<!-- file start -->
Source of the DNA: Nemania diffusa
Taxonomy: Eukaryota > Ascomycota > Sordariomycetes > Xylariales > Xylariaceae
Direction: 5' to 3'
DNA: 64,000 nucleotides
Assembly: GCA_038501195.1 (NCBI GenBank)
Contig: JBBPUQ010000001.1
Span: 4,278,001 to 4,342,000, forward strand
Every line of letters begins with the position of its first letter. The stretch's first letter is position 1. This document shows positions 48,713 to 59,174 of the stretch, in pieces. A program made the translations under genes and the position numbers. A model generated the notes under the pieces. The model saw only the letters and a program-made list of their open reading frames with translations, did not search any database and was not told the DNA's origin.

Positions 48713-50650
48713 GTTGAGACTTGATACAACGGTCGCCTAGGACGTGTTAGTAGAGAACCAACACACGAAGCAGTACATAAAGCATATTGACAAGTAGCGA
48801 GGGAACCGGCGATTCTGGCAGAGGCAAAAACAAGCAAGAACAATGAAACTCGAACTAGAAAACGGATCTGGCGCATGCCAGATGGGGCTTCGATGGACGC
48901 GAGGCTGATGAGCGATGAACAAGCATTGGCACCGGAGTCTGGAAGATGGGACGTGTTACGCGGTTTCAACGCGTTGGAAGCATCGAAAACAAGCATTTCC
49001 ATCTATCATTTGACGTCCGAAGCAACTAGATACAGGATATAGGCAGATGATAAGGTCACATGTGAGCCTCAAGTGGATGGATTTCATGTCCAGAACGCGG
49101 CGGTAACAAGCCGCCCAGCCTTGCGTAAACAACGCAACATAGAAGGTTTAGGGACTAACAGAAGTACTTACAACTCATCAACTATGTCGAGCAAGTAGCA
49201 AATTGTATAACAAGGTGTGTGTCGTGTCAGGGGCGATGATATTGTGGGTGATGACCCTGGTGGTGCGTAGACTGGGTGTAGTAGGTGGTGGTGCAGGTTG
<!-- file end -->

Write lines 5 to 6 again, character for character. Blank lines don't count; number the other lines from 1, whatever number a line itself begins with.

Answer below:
Assembly: GCA_038501195.1 (NCBI GenBank)
Contig: JBBPUQ010000001.1